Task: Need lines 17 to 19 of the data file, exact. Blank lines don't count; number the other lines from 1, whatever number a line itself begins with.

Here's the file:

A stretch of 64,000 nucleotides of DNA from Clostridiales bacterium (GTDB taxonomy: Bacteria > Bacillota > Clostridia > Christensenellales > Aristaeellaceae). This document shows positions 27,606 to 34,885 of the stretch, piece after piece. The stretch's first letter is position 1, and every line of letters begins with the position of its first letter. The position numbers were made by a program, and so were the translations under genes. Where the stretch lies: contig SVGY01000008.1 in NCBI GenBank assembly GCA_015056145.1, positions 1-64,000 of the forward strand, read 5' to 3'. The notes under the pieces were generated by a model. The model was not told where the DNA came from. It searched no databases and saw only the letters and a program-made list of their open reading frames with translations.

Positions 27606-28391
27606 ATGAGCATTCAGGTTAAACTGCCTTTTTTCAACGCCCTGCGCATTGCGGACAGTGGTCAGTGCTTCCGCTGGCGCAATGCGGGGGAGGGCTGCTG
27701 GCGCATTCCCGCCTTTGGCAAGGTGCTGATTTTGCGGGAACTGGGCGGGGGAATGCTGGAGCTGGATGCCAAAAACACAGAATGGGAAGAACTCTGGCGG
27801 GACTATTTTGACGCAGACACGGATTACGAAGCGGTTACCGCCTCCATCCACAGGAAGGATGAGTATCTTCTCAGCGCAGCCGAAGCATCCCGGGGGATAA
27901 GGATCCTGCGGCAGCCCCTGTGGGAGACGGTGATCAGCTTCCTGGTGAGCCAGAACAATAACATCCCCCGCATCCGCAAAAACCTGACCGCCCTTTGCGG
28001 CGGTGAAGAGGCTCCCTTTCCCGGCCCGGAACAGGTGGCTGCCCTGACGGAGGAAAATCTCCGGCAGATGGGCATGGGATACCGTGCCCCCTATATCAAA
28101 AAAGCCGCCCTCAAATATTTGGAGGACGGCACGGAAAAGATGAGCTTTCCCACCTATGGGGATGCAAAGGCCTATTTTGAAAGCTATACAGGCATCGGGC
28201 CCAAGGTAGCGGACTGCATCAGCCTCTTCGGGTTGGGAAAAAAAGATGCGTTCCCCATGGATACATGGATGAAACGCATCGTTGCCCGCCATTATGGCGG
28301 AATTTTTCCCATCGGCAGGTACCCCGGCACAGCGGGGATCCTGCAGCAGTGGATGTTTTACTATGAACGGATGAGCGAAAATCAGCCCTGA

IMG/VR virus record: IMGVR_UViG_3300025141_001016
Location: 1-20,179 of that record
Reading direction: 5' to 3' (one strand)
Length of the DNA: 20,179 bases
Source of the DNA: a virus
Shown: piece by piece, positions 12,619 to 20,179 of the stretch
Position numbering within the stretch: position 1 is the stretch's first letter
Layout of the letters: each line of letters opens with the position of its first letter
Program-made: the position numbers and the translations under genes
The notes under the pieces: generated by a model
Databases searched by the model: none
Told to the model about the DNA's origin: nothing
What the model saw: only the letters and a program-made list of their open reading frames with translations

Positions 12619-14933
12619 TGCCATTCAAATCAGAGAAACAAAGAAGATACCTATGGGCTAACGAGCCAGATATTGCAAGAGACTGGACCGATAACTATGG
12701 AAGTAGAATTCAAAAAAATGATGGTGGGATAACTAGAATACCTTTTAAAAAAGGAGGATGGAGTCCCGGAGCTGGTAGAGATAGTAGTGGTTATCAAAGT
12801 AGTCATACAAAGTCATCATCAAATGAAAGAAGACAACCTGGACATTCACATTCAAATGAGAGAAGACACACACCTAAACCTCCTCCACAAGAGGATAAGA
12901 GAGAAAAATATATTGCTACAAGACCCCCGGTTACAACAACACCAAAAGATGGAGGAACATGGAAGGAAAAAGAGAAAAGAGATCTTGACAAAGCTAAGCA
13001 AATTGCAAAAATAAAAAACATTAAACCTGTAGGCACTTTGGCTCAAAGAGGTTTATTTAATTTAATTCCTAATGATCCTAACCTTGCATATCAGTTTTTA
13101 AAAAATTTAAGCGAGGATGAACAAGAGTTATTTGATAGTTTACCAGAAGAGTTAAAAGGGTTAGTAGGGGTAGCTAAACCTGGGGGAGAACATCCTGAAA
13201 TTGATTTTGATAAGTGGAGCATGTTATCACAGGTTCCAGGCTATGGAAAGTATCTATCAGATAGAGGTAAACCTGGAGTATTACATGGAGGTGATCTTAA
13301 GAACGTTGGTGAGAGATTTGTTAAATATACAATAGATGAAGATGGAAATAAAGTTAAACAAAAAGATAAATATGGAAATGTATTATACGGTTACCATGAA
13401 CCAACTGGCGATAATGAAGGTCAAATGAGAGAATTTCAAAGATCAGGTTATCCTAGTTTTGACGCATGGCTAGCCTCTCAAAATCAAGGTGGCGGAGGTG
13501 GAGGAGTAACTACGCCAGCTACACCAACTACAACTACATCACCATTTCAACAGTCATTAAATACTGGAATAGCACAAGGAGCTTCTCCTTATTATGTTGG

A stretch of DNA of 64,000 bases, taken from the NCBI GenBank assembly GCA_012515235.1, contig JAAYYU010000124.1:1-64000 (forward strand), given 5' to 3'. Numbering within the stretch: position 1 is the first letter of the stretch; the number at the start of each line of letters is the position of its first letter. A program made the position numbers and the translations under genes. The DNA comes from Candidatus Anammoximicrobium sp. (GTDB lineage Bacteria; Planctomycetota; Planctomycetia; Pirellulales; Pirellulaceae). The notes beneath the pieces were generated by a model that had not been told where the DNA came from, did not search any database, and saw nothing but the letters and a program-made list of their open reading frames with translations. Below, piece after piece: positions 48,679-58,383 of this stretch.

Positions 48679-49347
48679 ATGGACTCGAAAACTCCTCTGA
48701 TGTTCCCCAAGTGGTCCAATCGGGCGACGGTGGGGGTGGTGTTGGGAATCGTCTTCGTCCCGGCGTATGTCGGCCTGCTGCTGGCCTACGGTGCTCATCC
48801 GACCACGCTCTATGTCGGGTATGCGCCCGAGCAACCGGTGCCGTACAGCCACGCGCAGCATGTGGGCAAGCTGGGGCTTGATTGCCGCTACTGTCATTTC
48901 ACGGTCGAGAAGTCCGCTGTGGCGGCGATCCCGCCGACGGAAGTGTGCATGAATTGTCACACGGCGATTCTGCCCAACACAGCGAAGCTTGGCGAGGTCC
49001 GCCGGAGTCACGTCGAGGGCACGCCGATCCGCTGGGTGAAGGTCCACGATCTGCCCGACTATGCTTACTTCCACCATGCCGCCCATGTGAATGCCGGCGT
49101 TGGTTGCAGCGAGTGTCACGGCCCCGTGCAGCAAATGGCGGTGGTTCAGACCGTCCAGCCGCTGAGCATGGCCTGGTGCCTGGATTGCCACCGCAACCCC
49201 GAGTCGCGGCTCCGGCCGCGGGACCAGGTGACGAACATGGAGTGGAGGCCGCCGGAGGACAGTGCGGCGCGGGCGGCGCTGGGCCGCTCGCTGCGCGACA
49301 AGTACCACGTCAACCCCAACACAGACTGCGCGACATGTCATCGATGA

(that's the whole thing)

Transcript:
Position numbering within the stretch: position 1 is the stretch's first letter
Layout of the letters: each line of letters opens with the position of its first letter
Program-made: the position numbers and the translations under genes